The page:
Music, Lyrics, Vocals, and Bouzouki - Glyn Collinson
Vocals, Guitar, and Arrangement - Rowena Gee
Bass, Drums, and Production,- Ben Clayton
Da Quays Studios, 2009
A very common kind of traditional British Folk song is that of the "broken token" variety. In this format, you'll have some girl staring forelornly out to sea because her (boyfriend/lover/fiance)e* has left her to join the (army/navy/orange & blue)*. And of course, she sings as she stares at the sea "oh woah is me, for my lad is far from me", etc, etc etc.
Seven years passes, and still the girl stares out to sea waiting for her (sailor/soldier/lad)* to return. (You'd have thought that she'd at least have gone down the pub by this point). She is tapped on her shoulder by some freakishly ugly guy (i.e....EXHIBIT A) who asks her to go (dancing/ to bed / to get married)*, etc. Her first reaction is, "like, no way". But then he produces a broken ring, or other such "token" that she has the other half of, prooving that this malformed creature is infact her long lost boy returned from the sea. Then, off they go to get married, and how happy they are, etc.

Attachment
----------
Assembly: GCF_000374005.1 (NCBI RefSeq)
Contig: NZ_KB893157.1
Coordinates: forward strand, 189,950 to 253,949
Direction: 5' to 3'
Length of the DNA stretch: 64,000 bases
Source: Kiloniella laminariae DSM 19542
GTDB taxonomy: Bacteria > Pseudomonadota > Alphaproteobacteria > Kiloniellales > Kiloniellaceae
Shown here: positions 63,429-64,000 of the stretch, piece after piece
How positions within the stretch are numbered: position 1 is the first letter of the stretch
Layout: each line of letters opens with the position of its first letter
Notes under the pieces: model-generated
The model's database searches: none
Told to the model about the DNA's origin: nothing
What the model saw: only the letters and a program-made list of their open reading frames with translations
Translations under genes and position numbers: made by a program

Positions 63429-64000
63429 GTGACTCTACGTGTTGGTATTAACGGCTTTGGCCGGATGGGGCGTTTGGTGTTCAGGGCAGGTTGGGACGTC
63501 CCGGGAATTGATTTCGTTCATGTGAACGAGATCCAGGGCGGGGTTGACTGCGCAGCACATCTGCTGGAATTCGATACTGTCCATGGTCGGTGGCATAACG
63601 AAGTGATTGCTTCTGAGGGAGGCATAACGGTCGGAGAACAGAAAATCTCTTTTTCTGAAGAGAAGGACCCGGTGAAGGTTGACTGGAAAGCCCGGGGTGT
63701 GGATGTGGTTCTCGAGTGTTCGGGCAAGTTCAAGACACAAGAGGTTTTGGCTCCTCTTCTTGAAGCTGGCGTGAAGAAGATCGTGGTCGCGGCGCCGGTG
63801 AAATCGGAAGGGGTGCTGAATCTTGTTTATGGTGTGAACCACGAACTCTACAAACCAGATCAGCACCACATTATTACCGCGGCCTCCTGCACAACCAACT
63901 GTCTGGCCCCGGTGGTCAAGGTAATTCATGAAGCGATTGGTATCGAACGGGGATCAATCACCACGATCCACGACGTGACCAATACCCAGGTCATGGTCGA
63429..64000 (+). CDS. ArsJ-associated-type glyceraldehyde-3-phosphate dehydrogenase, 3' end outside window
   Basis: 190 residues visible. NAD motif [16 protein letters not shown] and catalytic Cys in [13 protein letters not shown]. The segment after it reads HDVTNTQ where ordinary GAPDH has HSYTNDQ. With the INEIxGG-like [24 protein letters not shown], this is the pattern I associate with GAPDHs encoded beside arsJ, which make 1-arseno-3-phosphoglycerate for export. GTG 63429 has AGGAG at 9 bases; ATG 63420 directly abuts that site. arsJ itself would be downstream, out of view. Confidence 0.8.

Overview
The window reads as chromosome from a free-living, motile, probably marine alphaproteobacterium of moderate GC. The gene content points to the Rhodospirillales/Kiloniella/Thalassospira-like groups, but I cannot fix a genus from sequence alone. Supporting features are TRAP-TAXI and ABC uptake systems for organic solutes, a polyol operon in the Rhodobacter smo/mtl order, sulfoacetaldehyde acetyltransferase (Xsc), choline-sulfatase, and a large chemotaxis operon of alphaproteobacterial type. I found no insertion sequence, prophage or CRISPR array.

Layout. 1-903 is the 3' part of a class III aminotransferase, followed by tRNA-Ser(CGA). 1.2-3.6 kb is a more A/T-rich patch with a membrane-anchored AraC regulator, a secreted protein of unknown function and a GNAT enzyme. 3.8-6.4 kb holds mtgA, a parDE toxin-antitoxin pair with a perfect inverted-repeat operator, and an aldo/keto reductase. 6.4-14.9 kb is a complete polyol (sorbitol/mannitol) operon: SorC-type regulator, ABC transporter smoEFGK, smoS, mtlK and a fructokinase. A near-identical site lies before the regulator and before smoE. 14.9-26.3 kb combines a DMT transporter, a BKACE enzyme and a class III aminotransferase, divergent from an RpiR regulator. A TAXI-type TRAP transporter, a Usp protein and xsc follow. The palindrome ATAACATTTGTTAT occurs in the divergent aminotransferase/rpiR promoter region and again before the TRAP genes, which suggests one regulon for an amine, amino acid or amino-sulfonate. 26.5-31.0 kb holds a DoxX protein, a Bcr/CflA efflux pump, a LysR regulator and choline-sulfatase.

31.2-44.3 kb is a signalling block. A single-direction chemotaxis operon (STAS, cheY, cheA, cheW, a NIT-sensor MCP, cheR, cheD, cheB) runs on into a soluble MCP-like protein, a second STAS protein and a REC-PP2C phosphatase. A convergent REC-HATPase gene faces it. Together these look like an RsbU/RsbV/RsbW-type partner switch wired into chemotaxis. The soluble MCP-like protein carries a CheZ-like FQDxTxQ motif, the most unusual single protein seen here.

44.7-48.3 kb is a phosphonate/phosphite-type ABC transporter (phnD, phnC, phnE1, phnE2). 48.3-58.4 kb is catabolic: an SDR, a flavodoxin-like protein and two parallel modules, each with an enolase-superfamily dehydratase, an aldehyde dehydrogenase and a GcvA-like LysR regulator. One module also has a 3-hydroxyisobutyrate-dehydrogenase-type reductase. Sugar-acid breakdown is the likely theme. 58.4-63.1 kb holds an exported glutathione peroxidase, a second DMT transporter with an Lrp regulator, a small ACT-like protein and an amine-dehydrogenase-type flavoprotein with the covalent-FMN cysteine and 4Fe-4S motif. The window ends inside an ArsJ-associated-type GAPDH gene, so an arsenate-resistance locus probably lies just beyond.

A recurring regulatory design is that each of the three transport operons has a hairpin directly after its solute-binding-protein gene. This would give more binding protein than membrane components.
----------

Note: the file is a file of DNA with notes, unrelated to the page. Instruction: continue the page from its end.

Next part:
For really good examples of the breed, check out Kate Rusby who introduced me to these songs. A good example is "Cruel"...
At any rate, it occured to me that to my knowledge, no-one has yet written a broken token song from the analogous male point of view. What with gender equality creeping ever so slowly into the military, we can have a boy whose (girlfriend/lover/fiance)e* has left him to join the (army/navy)*.
I have attempted to fill this need. However, I will point out that "Sailor Girl" differs strikingly from the traditional song form in that it is bereft of
And come to think of it...
At any rate, do let me know what you think...
*(delete as appropriate)
He grew up by the sea
He was melancholy
As he looked through the spray
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